Shows Backlash on Gay Issues
July 29, 2003
1000 Wilson Blvd., Arlington, VA 22229
By Susan Page, USA Today
WASHINGTON—Americans have become significantly less
accepting of homosexuality since a Supreme Court decision that was hailed as
clearing the way for new gay civil rights, a USA Today/CNN/Gallup Poll has
After several years of growing public tolerance, the survey shows a return
to a level of more traditional attitudes that was last seen in the mid-1990s.
Asked whether homosexual relations between consenting adults should be
legal, 48% said yes, and 46% said no—within the poll’s margin of error of
3 percentage points. In early May, legal relations were endorsed 60%-35%.
Before this month, support hadn’t been that low since 1996.
The change in public attitudes occurs as the role of gay people has been in
the news. In recent weeks, the Supreme Court struck down a Texas anti-sodomy
law, a Canadian court allowed gay couples to marry in Ontario and Wal-Mart,
the USA’s largest private employer, expanded anti-discrimination protection
to gay workers.
Conservative social activists see a backlash to those developments and the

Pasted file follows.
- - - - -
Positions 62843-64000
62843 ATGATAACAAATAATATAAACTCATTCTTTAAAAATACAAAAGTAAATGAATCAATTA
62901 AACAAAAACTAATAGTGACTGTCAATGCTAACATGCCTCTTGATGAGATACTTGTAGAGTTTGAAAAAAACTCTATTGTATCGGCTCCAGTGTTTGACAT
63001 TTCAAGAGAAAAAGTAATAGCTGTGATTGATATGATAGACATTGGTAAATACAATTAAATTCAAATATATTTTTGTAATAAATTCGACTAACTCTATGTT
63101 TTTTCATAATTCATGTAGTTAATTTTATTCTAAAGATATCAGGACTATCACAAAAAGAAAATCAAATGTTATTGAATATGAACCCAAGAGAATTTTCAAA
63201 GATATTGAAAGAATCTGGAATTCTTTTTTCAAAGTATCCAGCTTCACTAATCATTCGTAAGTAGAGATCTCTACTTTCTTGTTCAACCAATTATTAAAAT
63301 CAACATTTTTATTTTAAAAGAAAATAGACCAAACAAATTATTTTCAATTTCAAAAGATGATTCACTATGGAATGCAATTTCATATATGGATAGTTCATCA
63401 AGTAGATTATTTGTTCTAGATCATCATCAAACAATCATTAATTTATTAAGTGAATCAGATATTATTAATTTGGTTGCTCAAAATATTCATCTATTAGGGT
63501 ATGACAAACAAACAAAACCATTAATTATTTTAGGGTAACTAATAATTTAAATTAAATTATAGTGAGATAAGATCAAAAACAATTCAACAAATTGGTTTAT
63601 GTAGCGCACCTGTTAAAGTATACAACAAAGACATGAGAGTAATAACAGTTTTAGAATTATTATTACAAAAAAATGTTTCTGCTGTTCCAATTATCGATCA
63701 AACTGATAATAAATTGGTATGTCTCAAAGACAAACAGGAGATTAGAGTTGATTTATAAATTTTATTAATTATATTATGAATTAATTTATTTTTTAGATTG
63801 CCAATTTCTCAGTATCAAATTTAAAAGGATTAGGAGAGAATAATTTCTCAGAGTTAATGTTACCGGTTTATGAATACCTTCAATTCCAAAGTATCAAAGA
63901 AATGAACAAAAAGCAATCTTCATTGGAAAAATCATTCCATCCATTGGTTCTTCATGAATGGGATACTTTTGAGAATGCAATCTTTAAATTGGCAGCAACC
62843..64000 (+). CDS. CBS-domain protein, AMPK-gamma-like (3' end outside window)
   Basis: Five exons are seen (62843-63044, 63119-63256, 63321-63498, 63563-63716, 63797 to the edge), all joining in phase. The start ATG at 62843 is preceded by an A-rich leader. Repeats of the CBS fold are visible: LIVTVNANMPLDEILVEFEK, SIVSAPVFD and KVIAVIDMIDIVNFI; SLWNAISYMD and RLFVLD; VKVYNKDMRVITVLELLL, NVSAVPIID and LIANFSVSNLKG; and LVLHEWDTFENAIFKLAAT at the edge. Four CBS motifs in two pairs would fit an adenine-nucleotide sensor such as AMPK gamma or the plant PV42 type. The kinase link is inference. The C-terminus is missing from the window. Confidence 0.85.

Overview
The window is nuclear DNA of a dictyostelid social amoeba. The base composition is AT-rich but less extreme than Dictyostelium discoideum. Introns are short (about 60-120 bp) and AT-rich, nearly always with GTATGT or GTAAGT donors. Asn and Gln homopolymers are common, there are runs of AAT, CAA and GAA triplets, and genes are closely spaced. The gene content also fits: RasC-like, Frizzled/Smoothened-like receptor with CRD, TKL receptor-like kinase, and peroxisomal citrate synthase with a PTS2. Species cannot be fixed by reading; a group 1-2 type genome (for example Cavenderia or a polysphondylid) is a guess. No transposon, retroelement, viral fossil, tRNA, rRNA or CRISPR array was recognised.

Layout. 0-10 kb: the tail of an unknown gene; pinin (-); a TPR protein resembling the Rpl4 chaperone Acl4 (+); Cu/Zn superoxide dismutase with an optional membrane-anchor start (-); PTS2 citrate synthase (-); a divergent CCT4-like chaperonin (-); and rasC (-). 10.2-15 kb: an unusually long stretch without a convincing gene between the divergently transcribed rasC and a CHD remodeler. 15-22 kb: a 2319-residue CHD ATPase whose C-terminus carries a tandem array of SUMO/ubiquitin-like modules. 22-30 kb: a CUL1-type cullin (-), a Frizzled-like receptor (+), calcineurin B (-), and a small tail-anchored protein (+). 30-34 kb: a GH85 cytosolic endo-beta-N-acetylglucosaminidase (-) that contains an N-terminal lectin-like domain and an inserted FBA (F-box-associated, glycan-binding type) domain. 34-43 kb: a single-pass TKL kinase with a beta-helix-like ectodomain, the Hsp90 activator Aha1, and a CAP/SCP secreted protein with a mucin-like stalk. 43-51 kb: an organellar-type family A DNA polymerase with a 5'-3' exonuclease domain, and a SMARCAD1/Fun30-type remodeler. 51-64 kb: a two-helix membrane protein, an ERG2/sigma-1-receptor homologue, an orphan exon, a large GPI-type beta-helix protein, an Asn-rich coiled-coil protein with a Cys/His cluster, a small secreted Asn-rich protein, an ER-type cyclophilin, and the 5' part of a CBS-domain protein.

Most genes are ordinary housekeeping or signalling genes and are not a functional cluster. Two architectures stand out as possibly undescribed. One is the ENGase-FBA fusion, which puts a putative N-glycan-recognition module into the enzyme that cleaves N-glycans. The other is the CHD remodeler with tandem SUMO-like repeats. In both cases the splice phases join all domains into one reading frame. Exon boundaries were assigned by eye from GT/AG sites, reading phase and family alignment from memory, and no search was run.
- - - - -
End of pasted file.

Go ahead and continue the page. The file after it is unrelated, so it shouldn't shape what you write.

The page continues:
growing visibility of gay characters in entertainment, including such TV shows
as Will & Grace and Bravo’s new dating show, Boy Meets Boy. “The more
that the movement demands the endorsement of the law and the culture, the more
resistance there will be,” says Gary Bauer, president of a group called
Bauer, who ran for the Republican presidential nomination in 2000, says
that sentiment will make it harder for elected officials to avoid taking
positions on such questions as a proposed constitutional amendment that would
bar marriage of gay couples.
Advocates for gay men and lesbians said the findings were a disappointment.
“What we have is a confluence of events, some foreseen and some
unforeseen,” says David Smith, a spokesman for the Human Rights Campaign.
“Clearly, the debate and the discussion have had an effect.” But over
time, he says, “I think the country always ends up on the side of fairness,
and I think they will here, too.”
Those making the biggest shifts in attitude included respondents who said
they attended church almost every week. On the question of whether homosexual
relations between consenting adults should be legal, support fell from 61% in
two May polls to 49% in two July polls. Among African-Americans, support fell
from 58% to 36%.
The survey also found growing opposition to state-recognized civil unions
that would give gay couples some of the legal rights of married heterosexual
couples. They were opposed 57%-40%, the highest level of opposition since the
question was first asked in 2000. In May, the findings were tied at 49%-49%.
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